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Old 10-03-2009, 04:53 AM
 
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Is there any town out there that still retains that 50's flavor, with mom'n pop stores, main street, diners, taverns and nice houses (no cookie cutter suburbia)? Preferably in the NE, but I am open to other suggestions.
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Old 10-03-2009, 05:19 AM
 
Location: 30-40N 90-100W
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When you get real small some towns can't maintain a chain store. My town is mostly local businesses, but it only has around 700 people. One of the gas stations might be part of a chain, but I don't think so. Although the houses aren't that varied, but there are a few with unique architecture.

The following lists places that are furthest from a McDonald's. The Oregon/Idaho border and west-central South Dakota seem to be key places. Particularly Meadow, South Dakota or Isabel, SD as that's the closest place I find on city-data. (The demographics make me think this area could be on Indian land, possibly Sioux or Cheyenne)

‘McSparseness,’ U.S.A. - Idea of the Day Blog - NYTimes.com

South Dakota also seems to be low on Wal Marts per-capita. So maybe there's a town in South Dakota between 6,000 and 12,000 that might come close to fitting.

Moderator cut: link removed, linking to competitors sites is not allowed

If you want the Northeast New York and Pennsylvania look to be low in malls and Wal-Marts per-capita. Maybe there's some micropolis, or smaller, in those two that'd fit.

Last edited by Yac; 12-08-2009 at 05:42 AM..
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Old 10-03-2009, 07:37 AM
 
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Lots of towns in the Northeast that I've been to are like this. New England, Upstate NY, NJ.
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Old 10-03-2009, 09:08 AM
 
Location: Suburban Philly
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There are loads of towns like that in PA. New England is practically famous for them. I mean, if you go outside of the towns it's typical suburbia, but a lot of the older towns (colonial era) on the east coast are free of national chains. If you're looking specifically for "50s flavor", a rural town is what you want because a lot of the towns around cities are fairly cosmopolitan.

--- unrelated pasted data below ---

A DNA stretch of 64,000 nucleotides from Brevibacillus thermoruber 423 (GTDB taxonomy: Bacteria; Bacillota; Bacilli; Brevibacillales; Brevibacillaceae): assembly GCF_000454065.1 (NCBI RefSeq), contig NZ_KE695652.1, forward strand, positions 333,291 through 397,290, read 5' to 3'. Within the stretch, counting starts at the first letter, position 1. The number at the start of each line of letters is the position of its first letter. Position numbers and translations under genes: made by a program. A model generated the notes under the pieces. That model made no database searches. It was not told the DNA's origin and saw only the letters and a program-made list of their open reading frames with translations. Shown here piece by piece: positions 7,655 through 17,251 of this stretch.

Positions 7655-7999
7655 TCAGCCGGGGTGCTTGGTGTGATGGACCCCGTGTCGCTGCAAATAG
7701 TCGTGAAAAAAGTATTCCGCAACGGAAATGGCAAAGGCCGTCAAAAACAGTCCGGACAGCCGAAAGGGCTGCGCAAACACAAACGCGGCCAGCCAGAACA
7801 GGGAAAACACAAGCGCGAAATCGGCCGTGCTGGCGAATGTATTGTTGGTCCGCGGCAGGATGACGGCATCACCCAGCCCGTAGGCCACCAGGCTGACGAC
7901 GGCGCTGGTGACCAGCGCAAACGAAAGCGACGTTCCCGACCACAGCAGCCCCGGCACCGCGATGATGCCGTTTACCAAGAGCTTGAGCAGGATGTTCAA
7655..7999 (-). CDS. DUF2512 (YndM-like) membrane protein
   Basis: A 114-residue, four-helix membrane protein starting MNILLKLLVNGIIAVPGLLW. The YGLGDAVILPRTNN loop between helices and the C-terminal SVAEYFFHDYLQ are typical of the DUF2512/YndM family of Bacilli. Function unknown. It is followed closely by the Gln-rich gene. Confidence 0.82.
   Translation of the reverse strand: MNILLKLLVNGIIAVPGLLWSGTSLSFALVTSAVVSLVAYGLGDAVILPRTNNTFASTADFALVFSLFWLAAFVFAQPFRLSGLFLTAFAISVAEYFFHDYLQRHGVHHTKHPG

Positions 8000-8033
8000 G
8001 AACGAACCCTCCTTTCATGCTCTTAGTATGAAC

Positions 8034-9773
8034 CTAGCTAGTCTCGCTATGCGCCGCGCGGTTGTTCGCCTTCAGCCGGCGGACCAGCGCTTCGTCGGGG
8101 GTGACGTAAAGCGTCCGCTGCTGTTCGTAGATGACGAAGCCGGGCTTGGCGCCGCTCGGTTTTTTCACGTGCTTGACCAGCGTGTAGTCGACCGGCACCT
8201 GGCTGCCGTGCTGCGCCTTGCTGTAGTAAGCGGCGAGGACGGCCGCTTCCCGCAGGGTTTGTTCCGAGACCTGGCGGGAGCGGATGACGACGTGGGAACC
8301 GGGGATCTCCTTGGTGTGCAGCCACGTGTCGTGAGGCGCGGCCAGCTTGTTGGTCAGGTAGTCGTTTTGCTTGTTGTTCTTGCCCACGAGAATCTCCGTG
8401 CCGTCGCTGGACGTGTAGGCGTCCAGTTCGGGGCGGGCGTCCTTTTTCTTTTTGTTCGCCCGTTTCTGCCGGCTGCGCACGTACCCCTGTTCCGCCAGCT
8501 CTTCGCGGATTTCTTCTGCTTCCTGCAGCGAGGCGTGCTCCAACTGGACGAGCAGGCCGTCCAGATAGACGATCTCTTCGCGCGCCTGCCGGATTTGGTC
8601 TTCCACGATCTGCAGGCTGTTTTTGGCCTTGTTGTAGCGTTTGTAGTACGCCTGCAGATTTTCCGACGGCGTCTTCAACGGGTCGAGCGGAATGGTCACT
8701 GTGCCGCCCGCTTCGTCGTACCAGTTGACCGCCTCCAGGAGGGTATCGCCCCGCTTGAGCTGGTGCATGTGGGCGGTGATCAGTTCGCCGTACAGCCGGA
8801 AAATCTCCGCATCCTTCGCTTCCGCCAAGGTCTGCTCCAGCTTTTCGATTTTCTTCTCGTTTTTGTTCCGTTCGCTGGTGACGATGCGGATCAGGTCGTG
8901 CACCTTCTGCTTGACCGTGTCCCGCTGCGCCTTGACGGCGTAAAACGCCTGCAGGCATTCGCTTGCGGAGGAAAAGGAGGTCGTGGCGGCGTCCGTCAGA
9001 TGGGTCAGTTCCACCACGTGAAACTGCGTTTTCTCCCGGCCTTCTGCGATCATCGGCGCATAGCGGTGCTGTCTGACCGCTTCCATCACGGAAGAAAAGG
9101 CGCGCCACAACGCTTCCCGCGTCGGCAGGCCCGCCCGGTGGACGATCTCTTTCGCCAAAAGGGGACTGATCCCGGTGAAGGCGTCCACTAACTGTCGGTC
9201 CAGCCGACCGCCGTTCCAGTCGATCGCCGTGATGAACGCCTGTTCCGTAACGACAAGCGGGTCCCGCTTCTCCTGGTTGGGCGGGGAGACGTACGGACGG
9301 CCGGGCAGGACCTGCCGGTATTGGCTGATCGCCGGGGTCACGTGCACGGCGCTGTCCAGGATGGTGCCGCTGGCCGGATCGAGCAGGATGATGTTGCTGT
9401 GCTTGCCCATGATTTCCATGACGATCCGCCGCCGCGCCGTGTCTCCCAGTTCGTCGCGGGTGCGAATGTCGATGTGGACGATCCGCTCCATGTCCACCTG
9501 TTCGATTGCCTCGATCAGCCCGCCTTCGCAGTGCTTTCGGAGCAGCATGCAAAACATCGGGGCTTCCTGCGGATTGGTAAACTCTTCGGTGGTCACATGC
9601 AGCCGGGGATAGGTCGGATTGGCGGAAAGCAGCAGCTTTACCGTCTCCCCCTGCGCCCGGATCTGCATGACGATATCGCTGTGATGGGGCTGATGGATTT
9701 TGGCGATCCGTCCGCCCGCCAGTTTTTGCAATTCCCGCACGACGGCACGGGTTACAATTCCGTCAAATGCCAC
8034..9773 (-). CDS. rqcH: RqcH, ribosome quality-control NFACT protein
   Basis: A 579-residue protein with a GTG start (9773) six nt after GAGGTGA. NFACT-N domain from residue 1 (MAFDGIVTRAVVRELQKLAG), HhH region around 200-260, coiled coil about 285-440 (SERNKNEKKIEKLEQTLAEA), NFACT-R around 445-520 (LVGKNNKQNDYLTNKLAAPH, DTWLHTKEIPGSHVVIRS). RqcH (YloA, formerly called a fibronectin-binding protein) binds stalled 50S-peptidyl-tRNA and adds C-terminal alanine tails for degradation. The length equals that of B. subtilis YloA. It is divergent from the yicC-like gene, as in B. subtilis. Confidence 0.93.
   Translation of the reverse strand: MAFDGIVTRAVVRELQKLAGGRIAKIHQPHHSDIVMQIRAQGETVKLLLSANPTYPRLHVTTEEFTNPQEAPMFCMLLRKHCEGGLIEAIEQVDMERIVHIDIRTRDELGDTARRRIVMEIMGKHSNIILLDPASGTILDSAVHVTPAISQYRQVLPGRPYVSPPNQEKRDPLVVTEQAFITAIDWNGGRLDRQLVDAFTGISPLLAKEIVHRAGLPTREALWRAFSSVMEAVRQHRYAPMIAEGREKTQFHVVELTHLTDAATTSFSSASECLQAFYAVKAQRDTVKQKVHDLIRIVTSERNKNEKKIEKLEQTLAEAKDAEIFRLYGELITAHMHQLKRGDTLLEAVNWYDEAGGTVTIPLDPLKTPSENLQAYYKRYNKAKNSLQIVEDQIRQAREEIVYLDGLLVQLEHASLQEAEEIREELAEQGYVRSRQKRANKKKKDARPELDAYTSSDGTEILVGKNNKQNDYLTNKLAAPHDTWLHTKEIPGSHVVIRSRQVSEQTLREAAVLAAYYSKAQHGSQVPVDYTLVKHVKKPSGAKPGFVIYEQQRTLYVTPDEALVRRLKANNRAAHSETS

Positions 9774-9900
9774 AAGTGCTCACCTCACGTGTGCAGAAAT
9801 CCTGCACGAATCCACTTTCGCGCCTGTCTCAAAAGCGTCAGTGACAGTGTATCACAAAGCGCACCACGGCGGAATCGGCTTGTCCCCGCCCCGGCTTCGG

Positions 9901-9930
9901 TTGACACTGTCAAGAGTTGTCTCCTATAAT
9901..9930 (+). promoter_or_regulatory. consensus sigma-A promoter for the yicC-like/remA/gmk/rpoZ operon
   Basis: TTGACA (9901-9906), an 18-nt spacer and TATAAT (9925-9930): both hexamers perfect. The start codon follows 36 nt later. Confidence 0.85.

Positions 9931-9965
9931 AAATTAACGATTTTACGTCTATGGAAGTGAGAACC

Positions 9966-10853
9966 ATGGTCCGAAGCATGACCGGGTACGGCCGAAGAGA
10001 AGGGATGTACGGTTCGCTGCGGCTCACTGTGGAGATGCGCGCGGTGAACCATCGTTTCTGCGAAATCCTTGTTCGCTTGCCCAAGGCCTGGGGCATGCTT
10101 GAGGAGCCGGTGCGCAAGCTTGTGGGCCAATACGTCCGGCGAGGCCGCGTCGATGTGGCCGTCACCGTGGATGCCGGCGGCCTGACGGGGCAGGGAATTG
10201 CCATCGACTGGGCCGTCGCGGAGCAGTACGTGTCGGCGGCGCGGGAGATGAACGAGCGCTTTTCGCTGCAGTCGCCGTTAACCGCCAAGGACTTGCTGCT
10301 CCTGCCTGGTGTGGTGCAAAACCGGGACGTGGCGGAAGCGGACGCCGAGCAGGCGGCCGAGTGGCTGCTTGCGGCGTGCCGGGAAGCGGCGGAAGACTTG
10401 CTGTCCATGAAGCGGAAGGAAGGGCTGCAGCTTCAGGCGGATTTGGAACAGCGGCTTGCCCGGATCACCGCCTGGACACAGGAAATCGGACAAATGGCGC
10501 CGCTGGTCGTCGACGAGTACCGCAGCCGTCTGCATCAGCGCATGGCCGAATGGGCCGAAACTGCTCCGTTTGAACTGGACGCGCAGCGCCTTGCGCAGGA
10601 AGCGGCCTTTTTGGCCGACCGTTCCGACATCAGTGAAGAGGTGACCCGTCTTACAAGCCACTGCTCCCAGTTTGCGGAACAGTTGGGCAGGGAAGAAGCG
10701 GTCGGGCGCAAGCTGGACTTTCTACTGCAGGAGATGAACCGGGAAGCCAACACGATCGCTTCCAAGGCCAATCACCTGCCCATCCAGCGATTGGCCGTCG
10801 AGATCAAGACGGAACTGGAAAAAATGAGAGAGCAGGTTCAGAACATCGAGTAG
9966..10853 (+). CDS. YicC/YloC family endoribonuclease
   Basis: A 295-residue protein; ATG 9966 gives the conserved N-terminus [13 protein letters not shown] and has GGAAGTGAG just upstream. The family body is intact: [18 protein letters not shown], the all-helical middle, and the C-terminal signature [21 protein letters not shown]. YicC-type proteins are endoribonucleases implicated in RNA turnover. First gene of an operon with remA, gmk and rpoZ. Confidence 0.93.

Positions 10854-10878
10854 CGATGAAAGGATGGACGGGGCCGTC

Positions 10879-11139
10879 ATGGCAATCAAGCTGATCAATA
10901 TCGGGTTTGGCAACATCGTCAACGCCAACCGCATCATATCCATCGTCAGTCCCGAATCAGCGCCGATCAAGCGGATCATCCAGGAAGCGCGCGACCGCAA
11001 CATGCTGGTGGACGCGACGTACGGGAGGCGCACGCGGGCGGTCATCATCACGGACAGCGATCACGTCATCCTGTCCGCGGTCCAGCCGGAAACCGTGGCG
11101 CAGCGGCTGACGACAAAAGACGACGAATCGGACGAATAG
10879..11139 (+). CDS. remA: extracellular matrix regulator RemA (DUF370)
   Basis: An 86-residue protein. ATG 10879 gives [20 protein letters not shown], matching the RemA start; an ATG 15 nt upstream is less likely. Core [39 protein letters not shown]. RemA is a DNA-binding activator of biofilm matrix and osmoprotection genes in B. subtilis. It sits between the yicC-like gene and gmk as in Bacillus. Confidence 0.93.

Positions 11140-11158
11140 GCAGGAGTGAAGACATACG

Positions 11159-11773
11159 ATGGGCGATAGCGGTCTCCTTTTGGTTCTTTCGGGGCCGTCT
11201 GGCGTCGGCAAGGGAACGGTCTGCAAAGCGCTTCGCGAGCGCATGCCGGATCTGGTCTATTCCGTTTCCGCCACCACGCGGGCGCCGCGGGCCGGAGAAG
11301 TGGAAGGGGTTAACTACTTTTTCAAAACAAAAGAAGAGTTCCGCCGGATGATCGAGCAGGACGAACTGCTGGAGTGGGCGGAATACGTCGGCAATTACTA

In PA: West Chester, Media, Bloomsburg, Selinsgrove, Malvern, Kennett Square
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Old 10-03-2009, 11:19 AM
 
Location: Ohio
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The town I grew up in has less than 1500 people in it, currently there's 1 school building which houses kindergarten through 12th grade, a grocery store, a post office, a library, and a diner. There are a bunch of small towns like that in NW Ohio, but I know that's not quite the North East
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Old 10-03-2009, 11:21 AM
 
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My town of Collingswood NJ is like that.

Collingswood | Classic Towns of Greater Philadelphia
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Old 10-03-2009, 11:28 AM
 
Location: roaming gnome
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there are plenty here in norbay
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Old 10-03-2009, 12:33 PM
 
Location: New Hampshire
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In Vermont, New Hampshire, and Maine, these towns are the rule, not the exception. But generally you'll want to avoid areas close to the coast or along highways, as these tend to be more developed.

Here's another interesting site -- shows a map of numerous fast food chains across the country (zoom in for more detail):

http://www.fastfoodmaps.com/
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Old 10-03-2009, 02:43 PM
 
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Quote:
Originally Posted by garmin239 View Post
Lots of towns in the Northeast that I've been to are like this. New England, Upstate NY, NJ.
I agree...Off the top of my head for Upstate NY towns: Skaneateles, Marcellus, Homer, Dryden, Saranac Lake, Carthage/West Carthage, Lowville, Mexico, Cazenovia, Phoenix, Owego, Norwich, Hamilton, Clinton, Sylvan Beach, Corning, Cooperstown, Clayton, Alexandria Bay, Sackets Harbor........
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Old 10-05-2009, 06:48 AM
 
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Wellsboro, PA - Welcome (http://www.wellsborostores.com/Wellsboro_Stores/Welcome.html - broken link)

Other towns with less tourist promotion that struck me like that recently: Avoca, NY; Montrose, PA; Brockway, PA; Warren, PA.
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